They're probably not ladybugs at all...
Across the city, Montrealers have noticed — with joy or despair — a LOT more ladybugs than usual this time of year. But these friendly-looking bugs are often not ladybugs at all, but instead an invasive lookalike: the Asian lady beetle.
As Montreal homes are swarmed by these flying insects, it's suddenly quite important to understand them better, so we can take them out and live in peace once more. But what are these little guys doing here, and are they really a problem?
Just like ladybugs, Asian lady beetles can bite if they feel threatened, but these chomps are typically not very painful. They're not venomous, according to Better Homes & Gardens, but when in danger, Asian lady beetles can release a foul-smelling orange liquid to ward off enemies. Ew.
That liquid can stain clothes or furniture, so it's definitely a nuisance if your home is infested, CAA Quebec says. Asian lady beetles may also threaten native ladybug populations, so they've made it onto Quebec's list of exotic species "of concern."
Where did Asian lady beetles come from?
Asian lady beetles were introduced to North America in the 1980s when they were brought from Asia to protect American orchards from pests like aphids, CAA Quebec explains. Since then, they've proved to be hardy and hungry, even eating native ladybug larvae (scary) and their prey (rude). Now, they live as far north as the upper Laurentians, according to the Montreal Insectarium.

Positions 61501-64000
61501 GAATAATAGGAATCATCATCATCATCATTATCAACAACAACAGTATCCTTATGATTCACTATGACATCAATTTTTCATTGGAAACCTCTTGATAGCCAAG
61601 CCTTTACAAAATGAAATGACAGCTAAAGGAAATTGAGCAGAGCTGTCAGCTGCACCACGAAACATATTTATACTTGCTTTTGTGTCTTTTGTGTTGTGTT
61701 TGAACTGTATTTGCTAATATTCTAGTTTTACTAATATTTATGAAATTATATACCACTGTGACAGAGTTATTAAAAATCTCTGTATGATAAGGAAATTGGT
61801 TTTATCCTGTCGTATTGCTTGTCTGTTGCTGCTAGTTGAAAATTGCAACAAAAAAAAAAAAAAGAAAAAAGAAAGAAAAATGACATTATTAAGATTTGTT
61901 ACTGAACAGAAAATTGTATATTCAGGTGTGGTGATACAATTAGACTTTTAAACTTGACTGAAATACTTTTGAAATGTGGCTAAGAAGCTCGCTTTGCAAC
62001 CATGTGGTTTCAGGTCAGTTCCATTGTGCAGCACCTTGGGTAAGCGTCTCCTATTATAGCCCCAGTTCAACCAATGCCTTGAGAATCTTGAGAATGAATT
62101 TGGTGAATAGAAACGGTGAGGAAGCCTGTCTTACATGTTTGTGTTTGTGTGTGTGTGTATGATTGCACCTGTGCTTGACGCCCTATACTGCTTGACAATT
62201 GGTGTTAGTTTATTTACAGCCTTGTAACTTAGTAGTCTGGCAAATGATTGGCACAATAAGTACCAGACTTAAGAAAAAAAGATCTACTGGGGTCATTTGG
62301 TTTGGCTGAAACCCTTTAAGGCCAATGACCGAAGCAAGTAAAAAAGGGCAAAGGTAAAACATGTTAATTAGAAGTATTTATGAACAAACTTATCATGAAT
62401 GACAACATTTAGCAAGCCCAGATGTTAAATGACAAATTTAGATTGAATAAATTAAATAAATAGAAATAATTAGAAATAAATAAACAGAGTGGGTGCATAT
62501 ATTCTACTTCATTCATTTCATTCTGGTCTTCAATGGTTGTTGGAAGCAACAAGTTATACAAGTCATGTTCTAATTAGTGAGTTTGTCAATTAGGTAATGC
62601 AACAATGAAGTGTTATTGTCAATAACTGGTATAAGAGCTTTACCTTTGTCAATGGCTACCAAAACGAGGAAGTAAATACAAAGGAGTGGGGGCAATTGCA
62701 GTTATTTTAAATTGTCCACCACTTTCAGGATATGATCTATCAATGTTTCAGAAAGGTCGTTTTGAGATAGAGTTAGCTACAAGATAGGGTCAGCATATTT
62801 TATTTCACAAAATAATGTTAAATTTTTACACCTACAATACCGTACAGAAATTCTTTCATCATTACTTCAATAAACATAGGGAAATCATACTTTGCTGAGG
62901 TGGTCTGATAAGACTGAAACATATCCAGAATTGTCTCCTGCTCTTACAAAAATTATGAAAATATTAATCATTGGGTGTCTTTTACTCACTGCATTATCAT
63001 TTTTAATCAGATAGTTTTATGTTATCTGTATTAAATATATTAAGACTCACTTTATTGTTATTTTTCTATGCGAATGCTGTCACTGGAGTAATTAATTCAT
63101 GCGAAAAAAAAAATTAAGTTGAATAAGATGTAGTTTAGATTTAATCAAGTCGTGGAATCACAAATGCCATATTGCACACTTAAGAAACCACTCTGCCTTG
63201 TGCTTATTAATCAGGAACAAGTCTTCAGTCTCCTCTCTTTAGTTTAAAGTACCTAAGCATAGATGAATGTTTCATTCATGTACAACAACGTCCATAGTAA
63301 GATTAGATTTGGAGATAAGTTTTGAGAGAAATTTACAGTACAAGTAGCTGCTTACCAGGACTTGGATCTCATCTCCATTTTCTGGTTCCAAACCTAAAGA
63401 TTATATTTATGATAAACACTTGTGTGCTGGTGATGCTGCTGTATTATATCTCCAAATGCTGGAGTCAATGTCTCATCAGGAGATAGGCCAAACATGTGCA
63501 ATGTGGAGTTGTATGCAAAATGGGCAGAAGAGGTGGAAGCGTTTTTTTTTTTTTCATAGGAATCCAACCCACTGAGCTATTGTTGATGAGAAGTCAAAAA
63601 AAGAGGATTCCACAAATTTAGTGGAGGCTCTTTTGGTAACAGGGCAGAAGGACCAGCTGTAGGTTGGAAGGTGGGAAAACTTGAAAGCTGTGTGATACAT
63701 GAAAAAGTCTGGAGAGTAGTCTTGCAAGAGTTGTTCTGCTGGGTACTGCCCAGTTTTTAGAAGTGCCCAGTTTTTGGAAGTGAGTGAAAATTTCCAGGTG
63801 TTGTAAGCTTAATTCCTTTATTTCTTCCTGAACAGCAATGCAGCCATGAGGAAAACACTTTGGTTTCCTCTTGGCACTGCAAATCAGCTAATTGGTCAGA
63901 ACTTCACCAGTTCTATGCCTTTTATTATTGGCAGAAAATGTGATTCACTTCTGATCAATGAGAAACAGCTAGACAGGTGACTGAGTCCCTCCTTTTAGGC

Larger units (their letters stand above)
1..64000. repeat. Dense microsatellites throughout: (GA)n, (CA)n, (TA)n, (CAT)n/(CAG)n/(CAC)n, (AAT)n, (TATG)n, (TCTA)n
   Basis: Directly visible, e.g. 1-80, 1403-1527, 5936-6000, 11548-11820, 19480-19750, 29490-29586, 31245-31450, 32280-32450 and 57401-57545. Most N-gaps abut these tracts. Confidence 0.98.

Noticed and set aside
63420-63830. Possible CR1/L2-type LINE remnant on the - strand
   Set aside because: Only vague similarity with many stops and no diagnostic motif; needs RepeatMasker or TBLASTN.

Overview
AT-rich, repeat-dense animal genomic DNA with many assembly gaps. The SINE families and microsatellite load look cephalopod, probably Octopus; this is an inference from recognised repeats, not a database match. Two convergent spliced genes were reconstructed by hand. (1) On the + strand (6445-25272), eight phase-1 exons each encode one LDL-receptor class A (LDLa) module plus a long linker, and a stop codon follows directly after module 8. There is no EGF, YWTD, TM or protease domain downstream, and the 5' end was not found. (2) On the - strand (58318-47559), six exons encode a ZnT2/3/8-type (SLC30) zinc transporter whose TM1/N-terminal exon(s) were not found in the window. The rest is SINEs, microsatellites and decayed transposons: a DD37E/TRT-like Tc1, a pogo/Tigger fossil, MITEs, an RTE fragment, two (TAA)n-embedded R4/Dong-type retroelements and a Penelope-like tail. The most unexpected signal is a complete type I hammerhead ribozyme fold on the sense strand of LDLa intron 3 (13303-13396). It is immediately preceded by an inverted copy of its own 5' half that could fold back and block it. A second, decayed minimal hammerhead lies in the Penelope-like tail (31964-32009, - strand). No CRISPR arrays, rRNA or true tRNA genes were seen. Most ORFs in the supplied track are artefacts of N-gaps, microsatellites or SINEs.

What attracts Asian lady beetles?
Asian lady beetles can come inside homes to seek warmer shelter during the cold months, which can be quite annoying despite being mostly harmless. They congregate in October, according to the Insectarium, which is why you've probably seen more this month than the rest of the year.
How do you get rid of Asian lady beetles?
If they've already entered your home, you can call an exterminator to safely remove them. CAA Quebec also recommends using a vacuum to suck them up, but be sure to dispose of them in a sealed bag so their bodies don't attract even more insects.
To prevent an infestation in the first place, make sure to seal any cracks or holes near windows and doors, and check your attic for any holes they could get through. After all, they're looking for a warm place to wait out the winter, just like the rest of us.
This article's cover image was used for illustrative purposes only.